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Why Morningstar Moved to the Cloud: 97% Cost Reduction


Enterprises won't move to the cloud. If they do, it's tantamount to admitting your IT group sucks. That has been the common wisdom. Morningstar, an investment research provider, is moving to the cloud and they're about as enterprisey as it gets. And they don't strike me as incompetent, they just don't want to worry about all the low level IT stuff anymore. 

Mitch Shue, Morningstar's CTO, gave a short talk at AWS Summit Series 2017 on their move to AWS. It's not full of nitty gritty technical details. That's not the interesting part. The talk is more about their motivations, the process they used to make the move, and some of the results they've experienced. While that's more interesting, we've heard a lot of it before.

What I found most interesting was the idea of Morningstar as a canary test. If Morningstar succeeds, the damn might bust and we'll see a lot more adoption of the cloud by stodgy mainstream enterprises. It's a copy cat world. That sort of precedent gives other CTOs the cover they need to make the same decision.

The most important idea in the whole talk: the cost savings of moving to the cloud are nice, but what they were more interested in is "creating a frictionless development experience to spur innovation and creativity."

Software is eating the world. Morningstar is no doubt looking at the future and sees the winners will be those who can develop the best software, the fastest. They need to get better at developing software. Owning your own infrastructure is a form of technical debt. Time to pay down the debt and get to the real work of innovating, not plumbing.

Here's my gloss of the talk:


  • 8 datacenters across the world
  • 11,318 application servers
  • 7,894 database instances
  • 4PB storage

Time for a Change

  • Imagine the effort that goes into patching, upgrading, managing, and securing 8 global datacenters. It's very complex to run.
  • The problem is not their IT staff. They are happy with IT.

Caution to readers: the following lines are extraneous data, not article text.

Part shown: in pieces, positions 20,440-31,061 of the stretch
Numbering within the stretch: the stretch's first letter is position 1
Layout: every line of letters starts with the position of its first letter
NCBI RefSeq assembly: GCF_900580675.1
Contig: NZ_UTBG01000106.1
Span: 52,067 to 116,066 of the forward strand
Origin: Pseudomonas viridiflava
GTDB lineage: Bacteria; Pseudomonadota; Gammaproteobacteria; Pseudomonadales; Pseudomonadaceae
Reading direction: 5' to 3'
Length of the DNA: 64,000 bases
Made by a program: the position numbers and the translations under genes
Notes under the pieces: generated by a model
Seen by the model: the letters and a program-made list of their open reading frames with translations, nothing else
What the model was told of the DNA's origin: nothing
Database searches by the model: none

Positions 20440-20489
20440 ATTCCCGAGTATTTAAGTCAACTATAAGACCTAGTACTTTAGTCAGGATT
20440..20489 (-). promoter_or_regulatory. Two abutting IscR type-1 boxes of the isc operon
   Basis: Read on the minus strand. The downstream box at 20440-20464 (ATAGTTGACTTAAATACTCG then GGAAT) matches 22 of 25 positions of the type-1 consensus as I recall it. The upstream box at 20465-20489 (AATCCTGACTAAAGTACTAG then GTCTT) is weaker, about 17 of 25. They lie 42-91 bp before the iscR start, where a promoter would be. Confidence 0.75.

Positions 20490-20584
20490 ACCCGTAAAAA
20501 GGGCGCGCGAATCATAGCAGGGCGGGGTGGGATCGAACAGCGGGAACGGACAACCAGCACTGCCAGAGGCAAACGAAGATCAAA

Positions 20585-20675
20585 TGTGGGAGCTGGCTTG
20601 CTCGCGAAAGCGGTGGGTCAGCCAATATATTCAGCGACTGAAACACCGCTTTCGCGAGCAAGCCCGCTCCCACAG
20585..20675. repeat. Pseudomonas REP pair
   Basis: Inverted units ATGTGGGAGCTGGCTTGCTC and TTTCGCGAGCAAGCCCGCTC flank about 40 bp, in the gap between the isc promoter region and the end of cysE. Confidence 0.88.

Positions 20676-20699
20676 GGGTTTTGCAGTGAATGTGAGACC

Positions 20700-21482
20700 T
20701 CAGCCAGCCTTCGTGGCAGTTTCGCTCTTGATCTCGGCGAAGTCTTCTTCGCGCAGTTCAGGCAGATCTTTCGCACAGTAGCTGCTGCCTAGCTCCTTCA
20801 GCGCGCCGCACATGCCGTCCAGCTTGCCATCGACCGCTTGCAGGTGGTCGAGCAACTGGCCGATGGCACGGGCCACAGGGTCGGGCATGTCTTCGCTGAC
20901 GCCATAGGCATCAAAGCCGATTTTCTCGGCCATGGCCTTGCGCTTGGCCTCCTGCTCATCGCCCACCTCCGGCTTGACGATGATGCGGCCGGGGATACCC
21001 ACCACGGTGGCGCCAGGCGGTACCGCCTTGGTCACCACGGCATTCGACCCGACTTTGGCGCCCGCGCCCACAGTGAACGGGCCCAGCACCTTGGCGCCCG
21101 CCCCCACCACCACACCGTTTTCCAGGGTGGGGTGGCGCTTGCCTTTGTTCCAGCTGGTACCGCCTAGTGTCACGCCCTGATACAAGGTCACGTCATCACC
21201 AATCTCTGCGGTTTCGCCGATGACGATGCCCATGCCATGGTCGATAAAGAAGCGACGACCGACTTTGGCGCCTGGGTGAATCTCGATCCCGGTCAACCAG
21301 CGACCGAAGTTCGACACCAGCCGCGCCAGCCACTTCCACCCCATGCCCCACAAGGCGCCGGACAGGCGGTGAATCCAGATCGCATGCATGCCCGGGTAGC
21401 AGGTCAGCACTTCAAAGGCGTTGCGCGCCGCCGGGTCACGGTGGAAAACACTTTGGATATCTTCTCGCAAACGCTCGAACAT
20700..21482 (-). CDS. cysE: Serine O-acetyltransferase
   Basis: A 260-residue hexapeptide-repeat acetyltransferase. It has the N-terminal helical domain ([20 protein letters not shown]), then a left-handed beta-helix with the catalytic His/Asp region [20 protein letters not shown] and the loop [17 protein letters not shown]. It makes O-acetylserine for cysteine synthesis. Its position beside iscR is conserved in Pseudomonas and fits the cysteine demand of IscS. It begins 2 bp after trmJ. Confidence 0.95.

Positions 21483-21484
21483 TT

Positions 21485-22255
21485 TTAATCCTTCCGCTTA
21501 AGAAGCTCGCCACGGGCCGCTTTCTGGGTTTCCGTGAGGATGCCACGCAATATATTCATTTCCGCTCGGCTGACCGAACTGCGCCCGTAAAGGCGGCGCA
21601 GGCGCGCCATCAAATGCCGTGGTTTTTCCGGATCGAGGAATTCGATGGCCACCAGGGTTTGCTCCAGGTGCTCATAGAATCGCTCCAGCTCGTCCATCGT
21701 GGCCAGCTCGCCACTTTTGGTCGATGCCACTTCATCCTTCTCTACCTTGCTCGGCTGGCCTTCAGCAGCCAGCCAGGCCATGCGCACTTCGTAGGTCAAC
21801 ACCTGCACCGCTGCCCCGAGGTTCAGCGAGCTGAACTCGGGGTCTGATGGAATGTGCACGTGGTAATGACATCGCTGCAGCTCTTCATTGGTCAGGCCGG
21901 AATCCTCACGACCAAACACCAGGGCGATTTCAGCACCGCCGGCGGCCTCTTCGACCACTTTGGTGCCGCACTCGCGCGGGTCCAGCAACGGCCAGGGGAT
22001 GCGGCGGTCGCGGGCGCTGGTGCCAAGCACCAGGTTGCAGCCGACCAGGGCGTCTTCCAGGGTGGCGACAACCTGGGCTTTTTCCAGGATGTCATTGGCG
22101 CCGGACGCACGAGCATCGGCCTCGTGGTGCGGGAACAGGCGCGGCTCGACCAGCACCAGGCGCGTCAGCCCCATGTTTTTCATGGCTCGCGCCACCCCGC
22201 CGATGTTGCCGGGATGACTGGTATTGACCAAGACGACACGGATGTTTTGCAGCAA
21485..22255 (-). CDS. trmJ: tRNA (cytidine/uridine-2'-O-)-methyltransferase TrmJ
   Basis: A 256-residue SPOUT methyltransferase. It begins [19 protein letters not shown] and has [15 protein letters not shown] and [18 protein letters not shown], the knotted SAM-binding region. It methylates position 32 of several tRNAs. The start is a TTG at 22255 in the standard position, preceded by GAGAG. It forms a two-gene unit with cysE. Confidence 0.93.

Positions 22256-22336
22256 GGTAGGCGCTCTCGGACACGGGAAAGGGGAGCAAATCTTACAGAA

• Want maximize talents, own less infrastructure, and focus on core business.
  • Want to simplify and reduce complexity.
  • Running datacenters is not a differentiator for them.

Changing the Culture

  • Transitioning to the cloud required aligning 1400 technologists from across the world. Not easy to do.
  • There are many semi-autonomous groups from around the world, each with their own individual road maps and team goals.
  • Established high level technology goals: maximize talents, own less infrastructure, reduce complexity, improve product completeness, product security, product recoverability, product reliability, better uptime, better monitoring, and faster incident response.
  • Goals were chosen to be easy to repeat, simple to understand, and non-expiring.
  • Don't be passive about your culture. Weave these goals into your culture through intentional repetition: lots of meetings, blog posts, presentations, and conversations. 
  • Moving to AWS supports each of these goals.  

Strategy: Move Fast then Optimize

  • The Data Collection team initially moved over to AWS using a lift and shift approach. That got them into the cloud quickly.
  • Once everything was working they began to reduce complexity.
  • Replaced SQL Server with RDS for PostgreSQL.
  • Added Kinesis for messaging, so they'd have better control over workload distribution.
  • Since their application was only active 2-4 hours a day they replaced all EC2 instances with Lambda functions. 
  • Committed to a strategy of creating and destroying the entire computer environment on demand.